UK Votes to Leave the European Union  

What has Happened

The U.K. has voted to leave the European Union. Polls taken prior to the vote were indicating that the UK would remain in the EU. Financial markets have responded harshly to Britain’s surprise vote, significantly impacting currency and equity markets around the globe. STOXX, the broad European equity index is down 6.7% and markets in England and Spain are down over 12% each. U.S. and Asian markets are generally down 2-3% on the news. British Prime Minister David Cameron, who was a primary proponent for the U.K. to remain in the EU, announced that he would be stepping down. The vote which appears to be a call to reclaim national sovereignty, adds uncertainty to an already fragile European economy. The vote also raises the potential for other member nations to consider their status in the EU. However, the International Monetary Fund (IMF) earlier predicted that leaving the EU would cause a severe economic impact to the U.K. which may give other countries pause before they take a similar path. Dr. Scott Brown, Ph.D., Chief Economist for Raymond James stated that “The financial markets had mostly priced in a victory for “remain” – hence, the result is a major shock. The key economic concern is uncertainty.  Ahead of the vote, there were already signs that business investment was being restrained, residential and commercial real estate transactions were be delayed, and consumers were postponing big-ticket purchases. Prime Minister David Cameron has resigned, effective October, at which time negotiations will begin with the EU on the exit – a process that is expected to take two years (as specified in Article 50 of the Lisbon Treaty). First Minister of Scotland Nicola Sturgeon said that a second referendum on Scottish independence is now “highly likely.” Other countries (France, the Netherlands, and Sweden) may push to exit the EU as well. The U.K. economy will face a long period of uncertainty, which is a negative for business investment. “

What is the Impact on U.S. Investors?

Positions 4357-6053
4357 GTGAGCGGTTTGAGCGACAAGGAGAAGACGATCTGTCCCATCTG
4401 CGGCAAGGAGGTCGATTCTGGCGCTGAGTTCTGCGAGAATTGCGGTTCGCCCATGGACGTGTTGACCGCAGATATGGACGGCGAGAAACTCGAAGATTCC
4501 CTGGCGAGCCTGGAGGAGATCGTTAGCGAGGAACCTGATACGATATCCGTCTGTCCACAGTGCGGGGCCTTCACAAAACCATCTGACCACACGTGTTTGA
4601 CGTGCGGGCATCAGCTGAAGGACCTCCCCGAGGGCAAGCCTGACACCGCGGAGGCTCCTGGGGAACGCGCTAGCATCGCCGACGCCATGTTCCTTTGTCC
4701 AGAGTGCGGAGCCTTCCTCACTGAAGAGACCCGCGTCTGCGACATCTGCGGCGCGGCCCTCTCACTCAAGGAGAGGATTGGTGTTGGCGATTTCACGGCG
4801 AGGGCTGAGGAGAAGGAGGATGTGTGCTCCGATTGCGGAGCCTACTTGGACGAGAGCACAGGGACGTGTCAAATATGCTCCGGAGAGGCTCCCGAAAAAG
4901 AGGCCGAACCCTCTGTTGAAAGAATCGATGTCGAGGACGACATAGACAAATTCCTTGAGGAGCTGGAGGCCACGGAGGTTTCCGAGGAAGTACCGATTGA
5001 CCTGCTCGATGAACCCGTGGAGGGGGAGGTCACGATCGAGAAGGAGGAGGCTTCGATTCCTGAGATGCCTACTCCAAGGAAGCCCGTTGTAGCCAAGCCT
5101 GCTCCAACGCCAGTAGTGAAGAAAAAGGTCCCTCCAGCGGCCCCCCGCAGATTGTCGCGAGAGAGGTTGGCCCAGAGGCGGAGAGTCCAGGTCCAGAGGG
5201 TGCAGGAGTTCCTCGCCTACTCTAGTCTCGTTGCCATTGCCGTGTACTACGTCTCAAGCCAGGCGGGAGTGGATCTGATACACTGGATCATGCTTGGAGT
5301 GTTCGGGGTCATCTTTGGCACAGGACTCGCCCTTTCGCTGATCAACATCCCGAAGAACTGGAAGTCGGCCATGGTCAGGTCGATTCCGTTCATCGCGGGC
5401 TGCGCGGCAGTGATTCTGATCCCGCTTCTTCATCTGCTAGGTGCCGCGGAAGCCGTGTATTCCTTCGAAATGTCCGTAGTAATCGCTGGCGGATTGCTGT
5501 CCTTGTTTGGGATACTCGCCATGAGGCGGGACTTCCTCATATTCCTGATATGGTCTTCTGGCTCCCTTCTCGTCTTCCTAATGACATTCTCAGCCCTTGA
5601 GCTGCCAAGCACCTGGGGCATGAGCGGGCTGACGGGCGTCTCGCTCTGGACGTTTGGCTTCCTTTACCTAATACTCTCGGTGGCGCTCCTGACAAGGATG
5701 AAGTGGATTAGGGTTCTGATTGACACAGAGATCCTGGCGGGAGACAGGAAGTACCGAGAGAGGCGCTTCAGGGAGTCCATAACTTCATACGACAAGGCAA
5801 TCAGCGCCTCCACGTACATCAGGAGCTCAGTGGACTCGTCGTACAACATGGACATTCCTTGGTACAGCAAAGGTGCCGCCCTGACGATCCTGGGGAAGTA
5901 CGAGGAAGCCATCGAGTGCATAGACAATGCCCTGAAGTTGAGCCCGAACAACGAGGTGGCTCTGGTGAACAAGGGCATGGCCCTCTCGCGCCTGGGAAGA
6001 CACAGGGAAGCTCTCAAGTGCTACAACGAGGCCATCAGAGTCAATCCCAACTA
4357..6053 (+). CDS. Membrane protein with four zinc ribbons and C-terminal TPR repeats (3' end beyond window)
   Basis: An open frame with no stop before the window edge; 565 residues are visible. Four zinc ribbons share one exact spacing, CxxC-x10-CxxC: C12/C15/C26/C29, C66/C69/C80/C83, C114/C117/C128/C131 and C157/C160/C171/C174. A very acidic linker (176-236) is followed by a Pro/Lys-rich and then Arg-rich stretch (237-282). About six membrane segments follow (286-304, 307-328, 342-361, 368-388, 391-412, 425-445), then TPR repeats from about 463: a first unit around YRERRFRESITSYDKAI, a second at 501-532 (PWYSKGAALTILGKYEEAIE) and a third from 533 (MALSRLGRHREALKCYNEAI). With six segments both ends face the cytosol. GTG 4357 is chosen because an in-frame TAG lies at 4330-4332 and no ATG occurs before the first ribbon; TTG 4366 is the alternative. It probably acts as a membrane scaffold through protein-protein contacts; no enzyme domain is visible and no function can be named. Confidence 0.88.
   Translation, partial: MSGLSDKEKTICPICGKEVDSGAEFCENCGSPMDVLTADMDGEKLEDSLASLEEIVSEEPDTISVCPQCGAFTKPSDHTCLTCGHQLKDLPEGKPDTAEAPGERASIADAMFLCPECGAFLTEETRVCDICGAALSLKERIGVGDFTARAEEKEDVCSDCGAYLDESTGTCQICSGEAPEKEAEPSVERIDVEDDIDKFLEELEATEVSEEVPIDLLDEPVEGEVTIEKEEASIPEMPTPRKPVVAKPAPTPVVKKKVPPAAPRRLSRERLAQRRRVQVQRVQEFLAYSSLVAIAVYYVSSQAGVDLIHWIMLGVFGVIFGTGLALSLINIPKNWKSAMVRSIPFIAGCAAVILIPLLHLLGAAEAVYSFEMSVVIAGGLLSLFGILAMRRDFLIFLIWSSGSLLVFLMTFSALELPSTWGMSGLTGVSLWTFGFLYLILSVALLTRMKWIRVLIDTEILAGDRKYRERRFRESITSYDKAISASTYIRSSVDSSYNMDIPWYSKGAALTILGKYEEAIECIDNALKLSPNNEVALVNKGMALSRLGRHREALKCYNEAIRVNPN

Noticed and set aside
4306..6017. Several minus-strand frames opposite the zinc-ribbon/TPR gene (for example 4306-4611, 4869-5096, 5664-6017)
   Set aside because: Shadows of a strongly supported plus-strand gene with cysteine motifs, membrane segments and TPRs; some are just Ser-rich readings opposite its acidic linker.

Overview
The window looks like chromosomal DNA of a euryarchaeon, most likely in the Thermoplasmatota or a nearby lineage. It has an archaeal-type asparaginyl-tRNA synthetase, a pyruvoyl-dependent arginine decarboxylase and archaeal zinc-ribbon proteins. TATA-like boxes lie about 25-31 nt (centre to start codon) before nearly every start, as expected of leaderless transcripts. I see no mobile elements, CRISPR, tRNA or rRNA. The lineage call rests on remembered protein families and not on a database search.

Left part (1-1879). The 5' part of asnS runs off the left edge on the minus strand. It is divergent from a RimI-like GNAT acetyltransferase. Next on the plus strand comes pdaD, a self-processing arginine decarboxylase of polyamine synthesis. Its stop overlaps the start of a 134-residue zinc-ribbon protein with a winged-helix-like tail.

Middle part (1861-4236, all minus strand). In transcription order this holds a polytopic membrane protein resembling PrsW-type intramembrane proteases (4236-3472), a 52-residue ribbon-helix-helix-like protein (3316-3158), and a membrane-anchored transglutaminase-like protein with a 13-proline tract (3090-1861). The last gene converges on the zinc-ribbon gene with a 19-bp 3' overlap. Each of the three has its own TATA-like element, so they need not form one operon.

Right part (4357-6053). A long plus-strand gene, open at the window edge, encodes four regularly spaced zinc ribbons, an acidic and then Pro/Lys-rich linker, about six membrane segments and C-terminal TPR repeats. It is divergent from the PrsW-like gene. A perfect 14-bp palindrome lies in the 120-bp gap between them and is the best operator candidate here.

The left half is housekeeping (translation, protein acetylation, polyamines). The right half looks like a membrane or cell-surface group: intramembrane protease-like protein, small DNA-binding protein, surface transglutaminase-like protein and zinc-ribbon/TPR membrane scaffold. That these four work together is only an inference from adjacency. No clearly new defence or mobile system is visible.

Investors very often overreact in selloffs. Campbell Harvey, a finance professor at Duke University and expert on the European Union and the Euro commented that "The markets are overreacting. The long process required before the U.K. can leave the EU will mean countries have time to renegotiate trade treaties, he added. "The rest of the world needs to embrace the U.K. mantra, ‘Keep calm, carry on,’ ” PIMCO Chief Investment Officer, Dan Ivascyn, says the firm doesn’t expect material credit risks. Any economic damage in the U.K. will not likely have much impact on the U.S. economy. The dollar has strengthened against the Euro and the British Pound making U.S. exports more expensive in the geographic region. However, the U.K accounts for less than 4% of U.S. exports and less that 3% of U.S. imports. The Brexit vote will make it more unlikely that the U.S. Fed will increase rates during the remainder of 2016. Volatility in global markets will likely remain elevated for a time.

What should Investors do?

Investors should appreciate the importance of asset allocation and diversification particularly during times of market turbulence. The Yellowstone Partners Asset Allocation Strategies have helped to buffer the negative impact of the Brexit event. High-quality bond/fixed income investments have generally moved higher and real estate investments (REITS) are holding their own as equities and some commodities have moved lower. High-quality investments such as investment grade bonds and dividend paying equities will likely remain in demand. Domestic corporate fundamentals have not changed. Recent earnings growth has not been strong, but it is positive and looks to improve going forward. Some investors may be tempted to buy into the European weakness but it may be prudent to let the dust settle for a while.